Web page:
There are many types of loneliness: emotional, social, situational or even chronic. Some people, though, become one by choice.
Jina (Gong Seung-yeon) is a loner by choice. She is a top employee at a credit card call center. When she comes to work, she is focused on customers. When she leaves work, she focuses on her inner world. She has created an unbreakable wall through which nobody can pass. Even her father, who keeps calling her due to the unresolved matter of her deceased mother’s inheritance, the woman disregards those calls too. It seems everything suits Jina until the moment when the new intern (Jung Da-eun) arrives – she interferes in Jina’s personal space, asks for more time with her like having lunch together and things Jina cannot stand at all.
“Aloners” is an extremely juicy character-driven film that examines the life of one young woman in her twenties. Jina’s best friend is her phone and the headphone. She listens to music on her way home or to work. She ignores her neighbors and did not even realize that her neighbor was dead for a week in his apartment. At one point, the woman told the landlady, “how can he be dead if I saw him this morning?” That answer alone shapes JIna’s personality and a lack of observation skills or being blind to her surroundings.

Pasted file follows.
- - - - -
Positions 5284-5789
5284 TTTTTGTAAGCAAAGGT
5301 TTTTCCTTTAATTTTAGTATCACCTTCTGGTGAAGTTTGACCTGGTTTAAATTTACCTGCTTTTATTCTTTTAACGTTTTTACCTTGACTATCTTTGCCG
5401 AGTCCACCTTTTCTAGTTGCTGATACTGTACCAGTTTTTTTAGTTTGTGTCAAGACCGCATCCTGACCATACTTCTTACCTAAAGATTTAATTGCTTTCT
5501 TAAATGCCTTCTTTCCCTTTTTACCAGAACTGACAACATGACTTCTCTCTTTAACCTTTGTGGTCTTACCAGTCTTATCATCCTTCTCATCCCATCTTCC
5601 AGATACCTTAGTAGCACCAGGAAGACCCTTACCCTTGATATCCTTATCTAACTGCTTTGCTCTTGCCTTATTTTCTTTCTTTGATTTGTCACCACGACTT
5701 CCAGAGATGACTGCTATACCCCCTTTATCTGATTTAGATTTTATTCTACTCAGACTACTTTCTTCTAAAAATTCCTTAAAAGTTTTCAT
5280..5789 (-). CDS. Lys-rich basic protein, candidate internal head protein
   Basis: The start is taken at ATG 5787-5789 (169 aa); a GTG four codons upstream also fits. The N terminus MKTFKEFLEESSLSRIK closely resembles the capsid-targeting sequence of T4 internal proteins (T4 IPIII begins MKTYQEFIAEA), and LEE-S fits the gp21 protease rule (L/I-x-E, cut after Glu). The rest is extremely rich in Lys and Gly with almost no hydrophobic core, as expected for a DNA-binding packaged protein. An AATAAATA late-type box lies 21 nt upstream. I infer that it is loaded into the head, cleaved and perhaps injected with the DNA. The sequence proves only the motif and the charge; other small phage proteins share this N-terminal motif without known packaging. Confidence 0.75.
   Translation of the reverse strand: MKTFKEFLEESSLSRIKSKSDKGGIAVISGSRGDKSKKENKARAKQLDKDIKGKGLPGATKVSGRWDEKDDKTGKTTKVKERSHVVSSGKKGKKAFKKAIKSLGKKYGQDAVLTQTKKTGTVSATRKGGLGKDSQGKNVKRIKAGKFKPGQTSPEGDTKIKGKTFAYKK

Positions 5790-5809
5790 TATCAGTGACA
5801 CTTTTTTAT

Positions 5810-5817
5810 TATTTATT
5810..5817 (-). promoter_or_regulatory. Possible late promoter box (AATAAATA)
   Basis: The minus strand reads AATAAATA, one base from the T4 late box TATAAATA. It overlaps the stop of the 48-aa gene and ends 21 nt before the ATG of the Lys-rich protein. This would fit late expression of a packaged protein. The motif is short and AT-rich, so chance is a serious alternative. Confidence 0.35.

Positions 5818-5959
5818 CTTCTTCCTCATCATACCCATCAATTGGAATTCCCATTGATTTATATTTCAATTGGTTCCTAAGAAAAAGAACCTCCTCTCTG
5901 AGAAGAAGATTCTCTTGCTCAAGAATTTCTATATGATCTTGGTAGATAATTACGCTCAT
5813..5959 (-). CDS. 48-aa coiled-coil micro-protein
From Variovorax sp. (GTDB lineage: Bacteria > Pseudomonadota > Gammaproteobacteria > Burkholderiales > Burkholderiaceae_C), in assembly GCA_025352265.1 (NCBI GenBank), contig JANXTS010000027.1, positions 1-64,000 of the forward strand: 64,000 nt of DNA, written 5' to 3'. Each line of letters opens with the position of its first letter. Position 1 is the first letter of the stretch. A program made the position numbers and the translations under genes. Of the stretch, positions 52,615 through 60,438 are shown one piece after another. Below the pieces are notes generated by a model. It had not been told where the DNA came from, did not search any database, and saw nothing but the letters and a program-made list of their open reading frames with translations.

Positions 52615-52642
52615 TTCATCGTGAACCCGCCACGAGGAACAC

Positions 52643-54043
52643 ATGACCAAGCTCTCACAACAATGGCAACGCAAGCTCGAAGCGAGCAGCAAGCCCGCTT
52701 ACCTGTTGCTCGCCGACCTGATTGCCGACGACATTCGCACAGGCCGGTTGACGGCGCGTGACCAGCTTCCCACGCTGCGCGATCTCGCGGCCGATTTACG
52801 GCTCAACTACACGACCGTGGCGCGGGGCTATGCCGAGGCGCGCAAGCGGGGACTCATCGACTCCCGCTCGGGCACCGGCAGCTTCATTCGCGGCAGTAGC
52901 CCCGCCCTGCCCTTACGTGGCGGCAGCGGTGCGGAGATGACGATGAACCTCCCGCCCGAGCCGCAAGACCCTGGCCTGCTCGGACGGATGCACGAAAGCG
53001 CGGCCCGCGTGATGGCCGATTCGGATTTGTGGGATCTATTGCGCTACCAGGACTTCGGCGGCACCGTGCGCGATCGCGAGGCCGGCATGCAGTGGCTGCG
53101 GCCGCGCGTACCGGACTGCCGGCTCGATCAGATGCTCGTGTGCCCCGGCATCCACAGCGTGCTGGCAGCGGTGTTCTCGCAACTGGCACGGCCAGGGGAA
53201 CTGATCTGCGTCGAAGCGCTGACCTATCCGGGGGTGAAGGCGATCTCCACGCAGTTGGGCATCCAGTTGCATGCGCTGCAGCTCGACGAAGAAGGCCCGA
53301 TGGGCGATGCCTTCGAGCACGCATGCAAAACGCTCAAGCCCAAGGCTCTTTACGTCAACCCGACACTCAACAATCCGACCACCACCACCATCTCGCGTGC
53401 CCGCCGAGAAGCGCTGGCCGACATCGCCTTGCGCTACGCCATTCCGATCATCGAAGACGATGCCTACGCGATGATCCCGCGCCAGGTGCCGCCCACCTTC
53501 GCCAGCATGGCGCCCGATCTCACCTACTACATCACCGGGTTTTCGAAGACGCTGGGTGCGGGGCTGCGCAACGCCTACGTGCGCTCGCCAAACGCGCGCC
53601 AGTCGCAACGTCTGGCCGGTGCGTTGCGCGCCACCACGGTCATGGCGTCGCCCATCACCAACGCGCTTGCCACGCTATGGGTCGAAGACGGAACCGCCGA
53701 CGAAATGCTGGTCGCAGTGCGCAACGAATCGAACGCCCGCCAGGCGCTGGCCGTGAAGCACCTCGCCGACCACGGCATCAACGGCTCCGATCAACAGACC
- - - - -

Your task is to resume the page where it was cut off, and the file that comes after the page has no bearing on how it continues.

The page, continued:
“Aloners” is another exceptional South Korean drama that somehow manages to be too good. From start to end, director Hong Sung-eun grabs your attention, invites to the dark world of Jina and captures her lonely life – a life where she does not have much to do and the lack of interest in anything, not to mention, communication with others. This is why people like Jina need a shocker, something or someone that can shake up their world, throw them out of their comfort zone and let them face a different perspective of life that individuals like Jina avoid at any cost.